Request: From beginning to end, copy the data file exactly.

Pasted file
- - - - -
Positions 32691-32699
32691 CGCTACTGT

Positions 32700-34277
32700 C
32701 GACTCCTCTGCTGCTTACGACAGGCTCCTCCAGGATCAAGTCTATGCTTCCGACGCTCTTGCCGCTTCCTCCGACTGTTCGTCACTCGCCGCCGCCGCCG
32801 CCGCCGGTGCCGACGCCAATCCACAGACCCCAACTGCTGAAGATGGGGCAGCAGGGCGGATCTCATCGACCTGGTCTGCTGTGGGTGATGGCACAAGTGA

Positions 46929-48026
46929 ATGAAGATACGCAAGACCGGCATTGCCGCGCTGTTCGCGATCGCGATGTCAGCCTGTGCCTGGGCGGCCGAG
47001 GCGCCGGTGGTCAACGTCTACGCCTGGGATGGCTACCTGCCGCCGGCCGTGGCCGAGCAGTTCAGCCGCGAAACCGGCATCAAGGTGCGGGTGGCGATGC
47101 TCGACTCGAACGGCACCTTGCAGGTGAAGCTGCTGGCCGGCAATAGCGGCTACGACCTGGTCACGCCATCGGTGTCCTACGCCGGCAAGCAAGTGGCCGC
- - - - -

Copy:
Positions 32691-32699
32691 CGCTACTGT

Positions 32700-34277
32700 C
32701 GACTCCTCTGCTGCTTACGACAGGCTCCTCCAGGATCAAGTCTATGCTTCCGACGCTCTTGCCGCTTCCTCCGACTGTTCGTCACTCGCCGCCGCCGCCG
32801 CCGCCGGTGCCGACGCCAATCCACAGACCCCAACTGCTGAAGATGGGGCAGCAGGGCGGATCTCATCGACCTGGTCTGCTGTGGGTGATGGCACAAGTGA

Positions 46929-48026
46929 ATGAAGATACGCAAGACCGGCATTGCCGCGCTGTTCGCGATCGCGATGTCAGCCTGTGCCTGGGCGGCCGAG
47001 GCGCCGGTGGTCAACGTCTACGCCTGGGATGGCTACCTGCCGCCGGCCGTGGCCGAGCAGTTCAGCCGCGAAACCGGCATCAAGGTGCGGGTGGCGATGC
47101 TCGACTCGAACGGCACCTTGCAGGTGAAGCTGCTGGCCGGCAATAGCGGCTACGACCTGGTCACGCCATCGGTGTCCTACGCCGGCAAGCAAGTGGCCGC